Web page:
Advancing the scientific understanding regarding the geological history of the Mississippi Delta is extremely important to improving delta management and restoration planning. This session is intended to address questions related to subsidence rates, rates of various processes contributing to subsidence, delta development process, sediment budget, composition, and distribution primarily in the Mississippi Delta. Contributions about other deltas are equally welcome.

Theme Sessions

T1. Lithospheric Evolution of Southern Laurentia and the Gulf of Mexico.
Elizabeth Anthony, The University of Texas at El Paso; Jay Pulliam, Baylor University.
The lithospheric amalgamation of southern Laurentia during the Proterozoic and its evolution through consequent cycles of continent collision and rifting provides fertile ground for scientists from the Gulf region and beyond. Session themes include supercontinent assembly and dismemberment, the enigmatic Mesoproterozoic magmatic event, and the development of the current Gulf of Mexico, site of one of the largest deltaic sediment accumulations on Earth. This session will synthesize recent findings and overview papers from both geology and geophysics to provide an integration of our understanding of this fascinating area.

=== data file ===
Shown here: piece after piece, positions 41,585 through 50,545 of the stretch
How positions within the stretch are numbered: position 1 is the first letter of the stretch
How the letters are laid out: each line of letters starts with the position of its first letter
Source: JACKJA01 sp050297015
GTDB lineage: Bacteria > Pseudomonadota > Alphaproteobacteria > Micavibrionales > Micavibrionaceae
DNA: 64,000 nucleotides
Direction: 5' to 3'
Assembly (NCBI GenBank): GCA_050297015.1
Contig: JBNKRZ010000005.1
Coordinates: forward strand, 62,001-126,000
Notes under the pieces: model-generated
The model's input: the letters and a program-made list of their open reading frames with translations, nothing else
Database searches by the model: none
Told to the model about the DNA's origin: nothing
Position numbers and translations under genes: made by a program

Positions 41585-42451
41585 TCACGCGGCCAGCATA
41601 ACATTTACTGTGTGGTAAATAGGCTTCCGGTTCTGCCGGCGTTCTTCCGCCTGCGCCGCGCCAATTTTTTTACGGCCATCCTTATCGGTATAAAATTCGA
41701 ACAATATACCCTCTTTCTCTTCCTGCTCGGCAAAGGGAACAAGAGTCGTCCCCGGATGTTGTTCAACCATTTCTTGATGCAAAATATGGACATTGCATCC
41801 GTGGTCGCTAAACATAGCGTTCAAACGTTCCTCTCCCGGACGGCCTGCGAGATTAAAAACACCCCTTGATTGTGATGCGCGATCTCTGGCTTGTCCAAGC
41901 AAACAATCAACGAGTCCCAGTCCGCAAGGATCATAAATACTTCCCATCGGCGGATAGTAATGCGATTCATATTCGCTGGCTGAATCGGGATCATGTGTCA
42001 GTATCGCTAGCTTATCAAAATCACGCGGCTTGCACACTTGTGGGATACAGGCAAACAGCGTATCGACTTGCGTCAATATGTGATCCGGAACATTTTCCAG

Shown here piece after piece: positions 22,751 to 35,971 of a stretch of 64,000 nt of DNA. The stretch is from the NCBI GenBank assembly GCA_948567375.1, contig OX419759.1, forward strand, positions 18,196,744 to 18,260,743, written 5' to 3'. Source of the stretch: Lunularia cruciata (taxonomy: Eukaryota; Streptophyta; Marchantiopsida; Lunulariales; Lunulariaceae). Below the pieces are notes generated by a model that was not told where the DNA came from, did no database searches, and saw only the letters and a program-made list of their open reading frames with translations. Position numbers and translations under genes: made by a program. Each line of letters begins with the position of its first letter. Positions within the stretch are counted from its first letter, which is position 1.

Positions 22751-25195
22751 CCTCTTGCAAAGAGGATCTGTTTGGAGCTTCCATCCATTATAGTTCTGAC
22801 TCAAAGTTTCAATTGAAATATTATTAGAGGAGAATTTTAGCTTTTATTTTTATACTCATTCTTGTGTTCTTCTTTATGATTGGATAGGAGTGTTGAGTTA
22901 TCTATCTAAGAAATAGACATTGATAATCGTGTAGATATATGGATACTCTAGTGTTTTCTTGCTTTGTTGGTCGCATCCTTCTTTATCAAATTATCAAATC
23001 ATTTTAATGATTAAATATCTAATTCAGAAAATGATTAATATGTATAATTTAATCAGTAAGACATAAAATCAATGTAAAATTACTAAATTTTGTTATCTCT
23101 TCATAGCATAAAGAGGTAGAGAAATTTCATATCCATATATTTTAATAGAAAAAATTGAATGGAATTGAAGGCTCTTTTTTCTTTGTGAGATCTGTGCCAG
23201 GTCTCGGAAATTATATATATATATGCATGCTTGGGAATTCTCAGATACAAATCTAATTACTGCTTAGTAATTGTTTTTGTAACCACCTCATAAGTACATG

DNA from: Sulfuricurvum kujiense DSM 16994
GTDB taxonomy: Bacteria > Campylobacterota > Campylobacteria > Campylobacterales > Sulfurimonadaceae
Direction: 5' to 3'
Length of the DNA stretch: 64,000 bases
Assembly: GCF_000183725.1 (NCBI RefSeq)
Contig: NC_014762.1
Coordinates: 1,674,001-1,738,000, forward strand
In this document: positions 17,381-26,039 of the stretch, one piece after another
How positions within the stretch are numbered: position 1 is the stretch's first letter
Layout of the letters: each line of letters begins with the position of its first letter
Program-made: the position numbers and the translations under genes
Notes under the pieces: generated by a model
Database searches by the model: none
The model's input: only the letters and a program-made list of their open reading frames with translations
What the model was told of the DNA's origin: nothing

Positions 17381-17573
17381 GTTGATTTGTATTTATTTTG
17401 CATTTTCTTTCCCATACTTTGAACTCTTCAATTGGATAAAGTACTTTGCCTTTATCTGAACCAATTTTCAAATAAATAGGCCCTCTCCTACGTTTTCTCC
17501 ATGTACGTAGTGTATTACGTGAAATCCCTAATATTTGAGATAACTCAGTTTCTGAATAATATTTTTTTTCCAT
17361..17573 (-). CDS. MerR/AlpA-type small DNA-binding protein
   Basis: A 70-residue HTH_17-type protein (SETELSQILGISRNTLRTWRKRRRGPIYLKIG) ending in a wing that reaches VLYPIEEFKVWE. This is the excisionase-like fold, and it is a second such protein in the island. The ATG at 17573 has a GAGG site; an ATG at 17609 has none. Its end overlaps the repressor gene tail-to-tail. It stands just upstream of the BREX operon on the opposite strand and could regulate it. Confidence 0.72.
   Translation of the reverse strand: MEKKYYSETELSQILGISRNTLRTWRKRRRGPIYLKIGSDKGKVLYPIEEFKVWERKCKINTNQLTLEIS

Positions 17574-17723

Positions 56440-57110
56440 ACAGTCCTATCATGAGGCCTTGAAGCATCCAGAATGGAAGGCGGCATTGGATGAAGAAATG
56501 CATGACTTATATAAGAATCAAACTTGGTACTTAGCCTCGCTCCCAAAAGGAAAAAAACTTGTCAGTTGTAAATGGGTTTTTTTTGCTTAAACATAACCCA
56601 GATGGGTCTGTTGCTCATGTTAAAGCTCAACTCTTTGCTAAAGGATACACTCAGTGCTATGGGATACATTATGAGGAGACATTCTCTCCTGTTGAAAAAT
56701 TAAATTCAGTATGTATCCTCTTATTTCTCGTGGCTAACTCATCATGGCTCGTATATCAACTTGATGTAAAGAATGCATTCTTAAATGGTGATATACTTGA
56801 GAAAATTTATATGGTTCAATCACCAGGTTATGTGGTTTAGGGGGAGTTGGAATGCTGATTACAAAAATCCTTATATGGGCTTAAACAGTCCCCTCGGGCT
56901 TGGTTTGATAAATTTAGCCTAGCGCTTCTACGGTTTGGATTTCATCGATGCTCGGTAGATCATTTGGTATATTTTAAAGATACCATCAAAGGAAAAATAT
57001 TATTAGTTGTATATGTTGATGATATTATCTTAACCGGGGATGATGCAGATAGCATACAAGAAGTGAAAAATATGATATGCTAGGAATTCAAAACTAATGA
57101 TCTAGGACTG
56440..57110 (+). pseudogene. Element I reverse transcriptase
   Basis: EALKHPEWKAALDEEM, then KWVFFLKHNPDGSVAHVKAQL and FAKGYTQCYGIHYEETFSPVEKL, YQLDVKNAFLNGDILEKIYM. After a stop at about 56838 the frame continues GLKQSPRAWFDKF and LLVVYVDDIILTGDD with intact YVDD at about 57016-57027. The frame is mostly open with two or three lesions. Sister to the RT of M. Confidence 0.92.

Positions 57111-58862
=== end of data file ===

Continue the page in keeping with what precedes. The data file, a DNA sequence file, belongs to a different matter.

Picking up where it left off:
T2. Deltaic Sedimentation, Modern Systems, Outcrop Analogs and Extension into the Subsurface.
Janok Bhattacharya, University of Houston; M. Royhan Gani, University of New Orleans.
The focus of the session will be to bring together researchers examining deltaic systems from an experimental, modern, outcrop, or subsurface perspective.
T3. More than Meets the Eye: Geology and Geochemistry of Dark Shales of the Southern Midcontinent.
Anna Cruse, Oklahoma State University; James O. Puckette, Oklahoma State University.
We encourage talks highlighting the sedimentology, geochemistry, and stratigraphy of dark shales in the southern midcontinent, especially, but not limited to, the Barnett, Caney, and Haynesville Shales. We also seek talks on the deposition and diagenesis of modern mud-prone environments.
T4. Wetland Interfaces.
Gregg R. Davidson, University of Mississippi; Zoe J. Hughes, Boston University.
This session is open to all studies considering interactions between wetlands and bordering land, surface water, or groundwater. Interest areas include hydrology, biogeochemistry, sediment processes, and related subjects.
T5. Quaternary Faulting Along the Northern Gulf of Mexico Margin.
Nance H. Dawers, Tulane University; Nicole M. Gasparini, Tulane University.
This session will explore multidisciplinary approaches to quantifying patterns and rates of Pleistocene-Holocene normal faulting along the northern Gulf of Mexico margin. It will highlight the role of Quaternary faulting as a potential contributor to coastal subsidence and landloss and as a poorly understood control on coastal landscapes.